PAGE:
Wednesday, 29 October 2008

No.100 : What Women Want






















What Women Want at the IMDb

Mel Gibson stars in this high concept chick flick during which he learns about himself and becomes a better person. Sounds terrible? Well, that’s because it is.

Mel plays Nick (the prick) Marshall a self loving advertising executive who treats people, including his teenage daughter, shabbily. He thinks he’s the bee’s knees but in reality he’s a total ass and heading for a fall.

He specialises in T & A adverts and is confident of a promotion being offered by his slimy boss, Alan Alda. His dreams are shattered however when a supposedly bitchy copywriter played by Helen Hunt is hired instead to try and capture some of the female advertising money that Mel’s sexist campaigns have scared away. Hunt charges all the copywriters to come up with slogans for a load of lady products and gives them samples to take home. Reluctant to get involved at first Mel soon gets in the spirit of things after a few drinks and is soon wearing tights and polishing his nails. Things go further downhill however when he’s caught cross dressing by his daughter and her older boyfriend, and even more so when he falls into the bath with a hair-dryer.

As movie law dictates he isn't electrocuted but instead gifted with the power to hear women’s inner thoughts. Obviously he doesn't believe this is happening and various non-hilarious situations ensue as Mel picks up some feminine remarks. He soon heads for therapy with Bette Midler and once convinced she persuades him to use the gift for the benefit of mankind. Mel being a dick eventually realises the possibilities and utilises his skill to get foxy waitress Marisa Tomei into bed and to steal the best ideas from Hunt and other ad people.

As he works with Hunt he slowly grows to like her and begins to see her and a dowdy office clerk as real people with real feelings. With a large Nike account up for grabs and his daughter’s ill advised date to the prom looming, Mel has to judge the best way to use his skill and to what end.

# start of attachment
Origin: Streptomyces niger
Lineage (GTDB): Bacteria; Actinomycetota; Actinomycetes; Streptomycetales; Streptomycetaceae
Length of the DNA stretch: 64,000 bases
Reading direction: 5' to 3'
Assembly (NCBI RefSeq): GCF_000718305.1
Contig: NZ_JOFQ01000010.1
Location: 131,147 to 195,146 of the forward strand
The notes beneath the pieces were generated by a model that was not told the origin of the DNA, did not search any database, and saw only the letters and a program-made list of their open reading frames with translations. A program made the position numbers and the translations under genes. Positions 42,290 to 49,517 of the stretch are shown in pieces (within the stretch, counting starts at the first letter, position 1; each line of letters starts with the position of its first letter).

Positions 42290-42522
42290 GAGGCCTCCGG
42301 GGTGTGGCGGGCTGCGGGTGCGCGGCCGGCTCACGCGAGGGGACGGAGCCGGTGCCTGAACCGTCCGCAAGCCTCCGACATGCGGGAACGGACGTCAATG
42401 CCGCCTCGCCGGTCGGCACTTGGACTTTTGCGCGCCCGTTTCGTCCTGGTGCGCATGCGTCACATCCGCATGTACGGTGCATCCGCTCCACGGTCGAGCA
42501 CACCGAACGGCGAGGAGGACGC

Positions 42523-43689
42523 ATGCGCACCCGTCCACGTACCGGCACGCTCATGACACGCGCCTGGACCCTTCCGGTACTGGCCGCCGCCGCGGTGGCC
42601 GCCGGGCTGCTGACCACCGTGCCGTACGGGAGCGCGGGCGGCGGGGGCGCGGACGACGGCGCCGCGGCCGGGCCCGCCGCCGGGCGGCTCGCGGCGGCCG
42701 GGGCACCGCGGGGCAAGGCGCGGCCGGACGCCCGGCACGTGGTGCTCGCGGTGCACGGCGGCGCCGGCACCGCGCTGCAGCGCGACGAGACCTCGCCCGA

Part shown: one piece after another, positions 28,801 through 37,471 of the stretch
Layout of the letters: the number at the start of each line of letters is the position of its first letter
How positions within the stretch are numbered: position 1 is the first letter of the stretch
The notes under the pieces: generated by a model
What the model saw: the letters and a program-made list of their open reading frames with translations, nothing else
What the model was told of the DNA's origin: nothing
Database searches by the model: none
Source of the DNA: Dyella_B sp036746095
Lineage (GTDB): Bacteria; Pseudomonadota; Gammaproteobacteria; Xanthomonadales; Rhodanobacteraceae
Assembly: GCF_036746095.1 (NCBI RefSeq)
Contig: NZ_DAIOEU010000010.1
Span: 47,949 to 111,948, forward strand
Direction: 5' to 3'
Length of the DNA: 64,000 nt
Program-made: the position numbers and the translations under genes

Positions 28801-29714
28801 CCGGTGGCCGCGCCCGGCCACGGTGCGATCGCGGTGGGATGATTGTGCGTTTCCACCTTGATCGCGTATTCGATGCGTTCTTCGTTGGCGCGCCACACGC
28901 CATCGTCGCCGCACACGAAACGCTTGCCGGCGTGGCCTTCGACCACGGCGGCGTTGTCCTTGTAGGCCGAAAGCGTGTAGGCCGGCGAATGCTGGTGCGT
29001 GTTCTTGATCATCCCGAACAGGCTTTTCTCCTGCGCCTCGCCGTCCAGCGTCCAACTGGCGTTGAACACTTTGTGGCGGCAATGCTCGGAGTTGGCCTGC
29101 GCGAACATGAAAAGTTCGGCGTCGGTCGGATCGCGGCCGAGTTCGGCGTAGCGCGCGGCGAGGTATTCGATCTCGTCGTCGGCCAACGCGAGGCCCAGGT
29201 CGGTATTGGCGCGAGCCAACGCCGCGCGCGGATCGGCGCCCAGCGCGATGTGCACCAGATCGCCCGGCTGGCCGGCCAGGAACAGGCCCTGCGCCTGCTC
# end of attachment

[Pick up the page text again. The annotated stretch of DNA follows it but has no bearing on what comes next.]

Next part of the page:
This is a really ghastly film with the redemption of Gibson’s character both unwelcome and unbelievable. The opening scenes are obviously designed to show that he’s a shallow uncaring swine but he just comes across as a total prick in a cavalcade of endless, self indulgent scenes where he dances around his apartment to Frank Sinatra and generates piles of compliments about his blue eyes and ‘nice ass’ from the minds of the ladies he encounters. To be fair he gets a few negative ones too but there are nothing about Mel, only his character’s aftershave or jokes.

The concept of ‘Mel Gibson reads women’s minds’ is pretty thin to sustain a full 90 minute film so it beggars belief that this trundles on for a bum numbing 126. The padding is relentless with the daughter subplot totally unnecessary as was the treatment of Tomei’s obviously mental character who gets humped and dumped with no pay off coming her way except Mel claiming to be gay. Thanks that’ll help my low self esteem! Another subplot involved Judy Greer’s depressed file clerk who is talked out of suicide by Mel giving her a dream job. Yeah, that’ll address all those mental and psychological issues, thanks again!

The love story aspect is the worst of the bunch with there being not a scintilla of chemistry between the two leads. Hunt’s ballsy high flyer is a travesty to woman with her going all goo-goo eyed over Gibson almost immediately and professing her love for him after one kiss. Unbelievably Mel reveals all and after some terrible feigned outrage she takes him back to live happy ever after! Deceitful tools take note!

The central device is never really explained although we’re given a clue towards the end when an old lady gives him a funny look. We know she must have special powers seeing as she’s oriental and all! All in all this is a bloated, unfunny mess which, while appealing to a certain brand of needy women, will be seen as a shallow piece of patronising garbage by everyone else.

Best Bit : Marisa’s bed wear.

‘W’ Rating : 7/23

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